Experiences Of Racial Discrimination Harm Mental And Physical Health
Contact:  Beth Potier
UNH Media Relations

Karl Leif Bates
University of Michigan

Lisa Levine
NH Minority Health Coalition
September 27, 2006

WASHINGTON, DC -- People who have experienced racial discrimination report greater difficulty in achieving their goals, greater personal discomfort, and the perception that they aren’t getting the best health care, according to a study released today by the American Public Health Association.

African Descendants and Latinos who reported experiencing discrimination were more likely to score lower on an assessment of their mental health, even after controlling for age, gender, education employment and health insurance.

“The bottom line is that racial discrimination is a risk factor for mental health, and by extension, physical health,” said Gilbert Gee of the University of Michigan School of Public Health, who co-authored the study with colleagues at the University of New Hampshire and the New Hampshire Minority Health Coalition.

“Policies that strengthen civil rights, reduce discrimination or encourage multiculturalism aren’t just feel-good programs,” said Gee, an assistant professor of health behavior and health education. “They might have an important effect on health outcomes as well.”

The New Hampshire Racial and Ethnic Approaches to Community Health (REACH) Initiative surveyed more than 650 African Descendants (black/African-American), Mexican Americans, and other Latinos living in New Hampshire, which is 95 percent white. Each participant was asked about their experiences of discrimination and interactions with the health care system, and their mental health was measured. The NH REACH Initiative and the study were funded by the U.S. Centers for Disease Control and Prevention (CDC).

“Having served the minority populations of Southern New Hampshire for the past 10 years, the findings in this study reinforce the need to ensure access to quality health care for all populations,” said Jazmin Miranda-Smith, Executive Director of the New Hampshire Minority Health Coalition. “We can help minority populations deal with their experiences of discrimination by assisting health care providers through cultural competency training. The Coalition is a leader in this field in New Hampshire.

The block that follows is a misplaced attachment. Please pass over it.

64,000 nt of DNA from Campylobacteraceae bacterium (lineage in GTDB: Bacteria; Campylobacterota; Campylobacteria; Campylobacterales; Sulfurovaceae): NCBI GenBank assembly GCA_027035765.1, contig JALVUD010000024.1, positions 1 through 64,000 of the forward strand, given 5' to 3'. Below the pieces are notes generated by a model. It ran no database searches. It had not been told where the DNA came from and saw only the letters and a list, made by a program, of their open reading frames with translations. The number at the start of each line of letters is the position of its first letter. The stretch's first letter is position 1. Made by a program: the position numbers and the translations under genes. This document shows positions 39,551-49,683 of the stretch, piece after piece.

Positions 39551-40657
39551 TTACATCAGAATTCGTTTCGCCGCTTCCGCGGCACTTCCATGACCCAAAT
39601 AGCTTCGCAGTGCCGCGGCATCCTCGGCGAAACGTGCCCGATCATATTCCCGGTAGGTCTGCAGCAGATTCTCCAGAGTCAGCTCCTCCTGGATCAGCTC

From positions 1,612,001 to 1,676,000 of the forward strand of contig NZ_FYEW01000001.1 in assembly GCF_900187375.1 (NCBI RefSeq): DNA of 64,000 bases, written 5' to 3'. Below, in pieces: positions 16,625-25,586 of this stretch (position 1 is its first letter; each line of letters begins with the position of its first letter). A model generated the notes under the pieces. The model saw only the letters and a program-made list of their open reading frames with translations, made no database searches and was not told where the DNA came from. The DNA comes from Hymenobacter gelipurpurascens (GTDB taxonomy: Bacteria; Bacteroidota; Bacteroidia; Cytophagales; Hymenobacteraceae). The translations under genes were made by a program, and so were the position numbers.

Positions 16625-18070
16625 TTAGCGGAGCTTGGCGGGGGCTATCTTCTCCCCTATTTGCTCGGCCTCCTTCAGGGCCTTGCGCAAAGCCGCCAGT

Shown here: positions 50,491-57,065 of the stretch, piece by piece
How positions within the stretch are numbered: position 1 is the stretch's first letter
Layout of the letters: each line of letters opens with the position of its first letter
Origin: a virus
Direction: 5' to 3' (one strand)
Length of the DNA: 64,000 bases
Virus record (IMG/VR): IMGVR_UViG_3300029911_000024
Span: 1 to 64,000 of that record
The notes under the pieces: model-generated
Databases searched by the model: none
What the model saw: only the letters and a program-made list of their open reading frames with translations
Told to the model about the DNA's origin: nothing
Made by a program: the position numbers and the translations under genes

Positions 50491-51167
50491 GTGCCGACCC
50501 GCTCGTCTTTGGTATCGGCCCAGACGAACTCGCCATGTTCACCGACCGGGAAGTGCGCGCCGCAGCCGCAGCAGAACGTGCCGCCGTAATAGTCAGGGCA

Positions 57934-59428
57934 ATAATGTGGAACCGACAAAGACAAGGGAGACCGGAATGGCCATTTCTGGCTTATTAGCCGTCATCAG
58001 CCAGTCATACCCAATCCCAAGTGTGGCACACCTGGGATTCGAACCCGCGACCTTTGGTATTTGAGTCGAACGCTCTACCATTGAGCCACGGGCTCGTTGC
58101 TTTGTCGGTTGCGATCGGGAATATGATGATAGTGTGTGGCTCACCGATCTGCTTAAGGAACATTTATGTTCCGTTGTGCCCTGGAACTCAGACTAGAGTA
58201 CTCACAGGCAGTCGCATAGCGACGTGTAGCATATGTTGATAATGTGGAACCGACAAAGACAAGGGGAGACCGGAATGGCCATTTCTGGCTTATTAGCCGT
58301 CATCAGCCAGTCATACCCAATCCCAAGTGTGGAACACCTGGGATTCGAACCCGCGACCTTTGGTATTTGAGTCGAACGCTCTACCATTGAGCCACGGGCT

Half of all participants reported that discrimination impeded their ability to achieve their goals, half reported that they felt discomfort in the way others treated them because of their race, and one-quarter reported encountering discrimination in health care. These reports of discrimination are linked to lower mental health and are not explained by access to health insurance, education, employment, income, age or gender.

“Policies designed to reduce discrimination and promote civil rights may not only be a moral imperative, but also a key tool in protecting the public health,” said David Laflamme, a research assistant professor in health management and policy at the University of New Hampshire.

“The latest findings linking discrimination to mental health are part of a world-wide pattern that is emerging in such studies,” Gee said.

“As a provider of community mental health services, we are witness to the negative impact discrimination has on a person’s mental health,” said Peter Janelle, president and CEO of The Mental Health Center of Greater Manchester (NH). “Not only does it aggravate the symptoms experienced but it is often a barrier to seeking help and complicates the process of establishing therapeutic relationships. We need to become a more culturally aware society, and mental health providers need to avail themselves of cultural competence training.”

The study’s authors are Gilbert C. Gee of the University of Michigan, Andrew Ryan of Brandeis University, David T. Laflamme of the University of New Hampshire, and Jeanie Holt of the New Hampshire Minority Health Coalition.


“The Association Between Self-Reported Discrimination and Mental Health Status Among African Descendants, Mexican Americans, and Other Latinos in the New Hampshire REACH 2010 Initiative: The Added Dimension of Immigration” appears in the October 2006 issue of the American Journal of Public Health.

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